Thanks to the adopted program in ’63, measles isn’t endemic here; however, it is in many other countries that haven’t adopted the vaccine program.
I’m sure just about everyone has already heard of the measles case confirmed in the Barren River District, but did you brush up on learning more about the virus? Yes, virus. Measles is similar to the flu virus, in the same aspect that it is an airborne pathogen and can be transmitted through sneezing and coughing. What’s a little scary about it is, the virus is still contagious several hours after its host is gone from an area. Fortunately, those vaccinated have a 95 to 97 percent chance of NOT getting the virus.
A young child had travelled out of the country (country unknown) where measles is endemic and after coming back to the US the unvaccinated child was confirmed to have the measles virus in the Barren River District. Those at risk here are the unfortunate children that are too young for the vaccine and the children whose parents have opted not to vaccinate their children.
There has been a spike in those parents denying their children the vaccinations out of a fear these vaccines are causing other health problems, such as autism. Studies have proven there is no correlation or link between the two. These unsubstantiated claims have frightened parents into believing taking a chance and denying vaccinations is a safer route.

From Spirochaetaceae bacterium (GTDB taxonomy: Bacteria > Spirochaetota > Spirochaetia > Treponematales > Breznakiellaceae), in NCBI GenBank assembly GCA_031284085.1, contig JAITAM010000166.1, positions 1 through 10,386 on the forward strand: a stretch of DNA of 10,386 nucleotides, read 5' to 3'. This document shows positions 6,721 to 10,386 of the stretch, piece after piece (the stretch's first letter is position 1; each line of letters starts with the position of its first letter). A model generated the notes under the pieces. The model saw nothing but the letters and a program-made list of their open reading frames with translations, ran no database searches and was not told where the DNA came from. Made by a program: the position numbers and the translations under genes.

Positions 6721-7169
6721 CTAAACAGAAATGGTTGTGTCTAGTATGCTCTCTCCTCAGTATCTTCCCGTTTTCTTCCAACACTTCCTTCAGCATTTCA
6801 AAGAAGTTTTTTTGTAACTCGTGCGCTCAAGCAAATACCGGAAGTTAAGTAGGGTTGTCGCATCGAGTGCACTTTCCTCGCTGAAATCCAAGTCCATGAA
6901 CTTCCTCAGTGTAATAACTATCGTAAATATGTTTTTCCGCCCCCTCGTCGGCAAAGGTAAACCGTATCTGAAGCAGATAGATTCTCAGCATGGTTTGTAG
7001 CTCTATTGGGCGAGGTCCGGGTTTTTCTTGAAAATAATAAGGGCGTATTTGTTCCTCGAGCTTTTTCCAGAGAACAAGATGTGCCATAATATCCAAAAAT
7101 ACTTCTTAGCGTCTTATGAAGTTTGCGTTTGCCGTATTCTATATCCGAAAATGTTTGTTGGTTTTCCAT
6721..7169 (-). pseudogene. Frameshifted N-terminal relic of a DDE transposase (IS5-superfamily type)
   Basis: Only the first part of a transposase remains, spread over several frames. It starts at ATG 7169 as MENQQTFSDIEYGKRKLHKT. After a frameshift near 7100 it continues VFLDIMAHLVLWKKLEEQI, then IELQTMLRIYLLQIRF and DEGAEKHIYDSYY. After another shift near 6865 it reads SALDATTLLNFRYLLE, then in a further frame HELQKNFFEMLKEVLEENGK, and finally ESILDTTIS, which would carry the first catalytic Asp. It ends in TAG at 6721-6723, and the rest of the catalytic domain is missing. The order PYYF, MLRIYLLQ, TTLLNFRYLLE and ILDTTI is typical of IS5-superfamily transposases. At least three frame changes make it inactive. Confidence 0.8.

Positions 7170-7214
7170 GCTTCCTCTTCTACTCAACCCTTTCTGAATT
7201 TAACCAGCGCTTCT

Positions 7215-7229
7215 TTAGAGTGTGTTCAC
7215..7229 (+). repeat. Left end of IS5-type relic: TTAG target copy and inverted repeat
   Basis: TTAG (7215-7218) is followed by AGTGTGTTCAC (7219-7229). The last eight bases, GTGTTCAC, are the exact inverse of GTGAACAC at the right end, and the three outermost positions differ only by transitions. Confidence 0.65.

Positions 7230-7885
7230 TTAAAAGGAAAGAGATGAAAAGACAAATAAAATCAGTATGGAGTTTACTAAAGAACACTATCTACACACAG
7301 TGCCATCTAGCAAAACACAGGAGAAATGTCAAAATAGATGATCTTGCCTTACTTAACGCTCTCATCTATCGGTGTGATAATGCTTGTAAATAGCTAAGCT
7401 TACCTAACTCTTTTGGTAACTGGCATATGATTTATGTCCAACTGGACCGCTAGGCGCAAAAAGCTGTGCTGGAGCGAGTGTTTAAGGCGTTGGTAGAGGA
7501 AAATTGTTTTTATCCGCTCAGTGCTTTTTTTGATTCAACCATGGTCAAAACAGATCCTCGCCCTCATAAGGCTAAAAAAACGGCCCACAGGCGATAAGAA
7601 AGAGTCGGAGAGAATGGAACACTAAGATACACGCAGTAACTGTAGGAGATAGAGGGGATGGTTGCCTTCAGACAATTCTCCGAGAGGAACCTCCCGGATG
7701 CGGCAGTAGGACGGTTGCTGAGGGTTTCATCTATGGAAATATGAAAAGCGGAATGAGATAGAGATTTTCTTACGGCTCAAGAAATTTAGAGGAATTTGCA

In 1963 the measles program was started here in the US. Beforehand, approximately 3 to 4 million people became infected with measles each year in the US. The CDC received reports of an estimated 500,000 cases; 400 to 500 reportedly died, and 48,000 were hospitalized. Lastly, 1,000 cases were reported to have developed encephalitis (swelling of the brain.) Since then, there has been a 99 percent reduction in measles cases, all according to Centers for Disease Control and Prevention.
Health Departments all over want to stress the absolute importance of vaccinating your children.
Here’s a little food for thought:
“There are select numbers of people who believe the MMR (Measles, Mumps, Rubella) vaccine has caused a rise in children with autism. We have only, within the last couple decades, began diagnosing children with autism. To me, it only seems logical that autism could’ve been affecting children at the same rate before the vaccines as it is now; however, the difference now is increased awareness of autism. If no link is being found to relate the two, it only seems logical that vaccines are not causing autism.”